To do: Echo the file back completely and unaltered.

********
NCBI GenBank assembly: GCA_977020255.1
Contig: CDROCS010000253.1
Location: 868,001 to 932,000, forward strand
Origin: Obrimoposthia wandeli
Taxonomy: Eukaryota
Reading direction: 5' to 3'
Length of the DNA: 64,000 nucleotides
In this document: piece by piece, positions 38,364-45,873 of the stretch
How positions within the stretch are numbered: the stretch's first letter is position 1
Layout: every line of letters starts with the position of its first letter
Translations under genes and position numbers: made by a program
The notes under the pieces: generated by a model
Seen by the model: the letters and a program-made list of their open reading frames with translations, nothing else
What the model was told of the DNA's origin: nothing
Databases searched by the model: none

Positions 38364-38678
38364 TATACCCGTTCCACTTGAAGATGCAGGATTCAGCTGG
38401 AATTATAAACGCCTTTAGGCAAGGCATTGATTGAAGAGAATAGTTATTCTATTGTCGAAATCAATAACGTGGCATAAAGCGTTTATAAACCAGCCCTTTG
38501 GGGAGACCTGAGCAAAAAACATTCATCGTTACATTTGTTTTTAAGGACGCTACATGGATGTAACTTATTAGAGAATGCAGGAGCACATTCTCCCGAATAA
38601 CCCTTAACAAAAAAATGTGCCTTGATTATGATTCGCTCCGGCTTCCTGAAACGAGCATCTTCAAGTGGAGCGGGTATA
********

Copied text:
NCBI GenBank assembly: GCA_977020255.1
Contig: CDROCS010000253.1
Location: 868,001 to 932,000, forward strand
Origin: Obrimoposthia wandeli
Taxonomy: Eukaryota
Reading direction: 5' to 3'
Length of the DNA: 64,000 nucleotides
In this document: piece by piece, positions 38,364-45,873 of the stretch
How positions within the stretch are numbered: the stretch's first letter is position 1
Layout: every line of letters starts with the position of its first letter
Translations under genes and position numbers: made by a program
The notes under the pieces: generated by a model
Seen by the model: the letters and a program-made list of their open reading frames with translations, nothing else
What the model was told of the DNA's origin: nothing
Databases searched by the model: none

Positions 38364-38678
38364 TATACCCGTTCCACTTGAAGATGCAGGATTCAGCTGG
38401 AATTATAAACGCCTTTAGGCAAGGCATTGATTGAAGAGAATAGTTATTCTATTGTCGAAATCAATAACGTGGCATAAAGCGTTTATAAACCAGCCCTTTG
38501 GGGAGACCTGAGCAAAAAACATTCATCGTTACATTTGTTTTTAAGGACGCTACATGGATGTAACTTATTAGAGAATGCAGGAGCACATTCTCCCGAATAA
38601 CCCTTAACAAAAAAATGTGCCTTGATTATGATTCGCTCCGGCTTCCTGAAACGAGCATCTTCAAGTGGAGCGGGTATA